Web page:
Q We are a property broker that booked a load with a small carrier from Atlanta to Florida. The carrier’s truck broke down and missed a job site delivery appointment. To make matters worse, the carrier then asserted his possessory lien and refused to deliver the shipment unless he got paid. The carrier insisted that money be wired to him before delivery, but by then we did not trust him with the money and the load. What should we have done in this situation?
A The situation you describe occurs all too frequently. Because of late-discovered credit problems or fear of contested setoffs, small carriers are increasingly asserting their possessory lien right to demand payment upon delivery.
Although broader liens may be available to the carrier by contract or under state lien laws, under the Bill of Lading Act and the Uniform Commercial Code (Section 7-307) the carrier has the lien on goods covered by a bill of lading for freight charges. The usual language in the accepted bills of lading confirms the carrier’s lien rights with language noting that “nothing herein shall limit the right of the carrier to require at time of shipment the prepayment or guarantee of the charges.”
A carrier has the right to demand payment of freight charges, or at least a guarantee of payment prior to delivery. But it loses its lien on goods that it unjustifiably refuses to deliver and can even become liable for the resulting harm it causes.
The actions of a carrier in asserting its lien may appear to the shipper or broker to be “holding freight hostage.” But in the eyes of the carrier, the specter of nonpayment or unjustified setoff often appears to be “freight charges held hostage.” Unless cool heads prevail, the resulting standoff can quickly turn a bad situation into one that’s much worse.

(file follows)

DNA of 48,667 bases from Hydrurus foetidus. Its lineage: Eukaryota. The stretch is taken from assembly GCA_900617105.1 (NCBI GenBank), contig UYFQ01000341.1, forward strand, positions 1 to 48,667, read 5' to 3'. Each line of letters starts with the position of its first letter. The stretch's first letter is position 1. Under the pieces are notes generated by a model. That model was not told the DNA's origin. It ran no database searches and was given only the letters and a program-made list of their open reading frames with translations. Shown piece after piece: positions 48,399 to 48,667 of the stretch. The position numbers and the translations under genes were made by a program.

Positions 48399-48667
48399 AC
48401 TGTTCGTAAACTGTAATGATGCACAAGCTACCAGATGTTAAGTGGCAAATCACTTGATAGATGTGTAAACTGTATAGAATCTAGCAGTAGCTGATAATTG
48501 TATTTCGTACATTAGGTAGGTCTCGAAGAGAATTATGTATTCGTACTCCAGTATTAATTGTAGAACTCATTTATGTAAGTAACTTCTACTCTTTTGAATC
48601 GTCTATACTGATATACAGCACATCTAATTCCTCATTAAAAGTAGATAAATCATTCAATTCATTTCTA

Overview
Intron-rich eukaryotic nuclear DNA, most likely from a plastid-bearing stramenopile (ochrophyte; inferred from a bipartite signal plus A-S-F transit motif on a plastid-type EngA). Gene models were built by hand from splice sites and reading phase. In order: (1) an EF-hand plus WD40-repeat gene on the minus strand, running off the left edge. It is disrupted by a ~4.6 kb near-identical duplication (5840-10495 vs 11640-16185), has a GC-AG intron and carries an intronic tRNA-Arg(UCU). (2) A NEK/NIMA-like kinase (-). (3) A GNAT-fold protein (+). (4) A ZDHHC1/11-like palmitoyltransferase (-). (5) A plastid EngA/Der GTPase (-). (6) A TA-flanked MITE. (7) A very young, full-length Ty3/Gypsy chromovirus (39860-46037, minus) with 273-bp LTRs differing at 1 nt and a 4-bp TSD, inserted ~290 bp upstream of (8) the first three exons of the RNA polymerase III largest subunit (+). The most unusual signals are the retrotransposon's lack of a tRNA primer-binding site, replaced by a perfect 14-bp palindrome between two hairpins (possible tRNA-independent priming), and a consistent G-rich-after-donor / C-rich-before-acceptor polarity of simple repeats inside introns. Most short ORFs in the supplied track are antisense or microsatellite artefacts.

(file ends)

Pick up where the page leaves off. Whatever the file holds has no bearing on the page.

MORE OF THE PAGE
If the carrier has lawful possession of the shipment under a bill of lading and asserts its lien rights, the carrier’s retention of the goods is a civil – not criminal – matter.
Assertions of “hijack” are inflammatory and unrewarding. The carrier often does not trust the shipper or broker enough to deliver the load without insisting upon payment. And the shipper or broker does not trust the trucking company enough to wire it money and then hope delivery is made.
To keep situations of this sort from mushrooming into cargo claims for the full value of shipments, the shipper or broker should offer – and the carrier should accept – a reasonable guarantee of payment. Simultaneous exchange of freight charges for freight at point of delivery should be acceptable to both parties. Likewise, a simple escrow where an attorney or trusted third party holds the shipper or broker’s payment that it is authorized to release once delivery is complete, can be easily arranged.
If you are a carrier asserting your possessory lien, demand in writing payment at time of delivery or through a simple escrow. If you are a shipper or carrier on the receiving end of a carrier’s demands, offer in writing to satisfy the lien in one of these two ways.
Unfortunately, one side or the other – and possibly both – often will not listen to reason. The flow of commerce is interrupted. The carrier is left with a shipment it cannot easily salvage. And the broker is left with a cargo claim and a dispute that results in a lawsuit.
Remember, a carrier may have a lien for payment of freight charges, but it cannot require a waiver of the right to file a claim as a precondition of delivery. Documentary proof that the shipper or broker offered to satisfy the lien by escrow or payment upon delivery should be sufficient to hold the carrier liable for wrongful refusal to make delivery.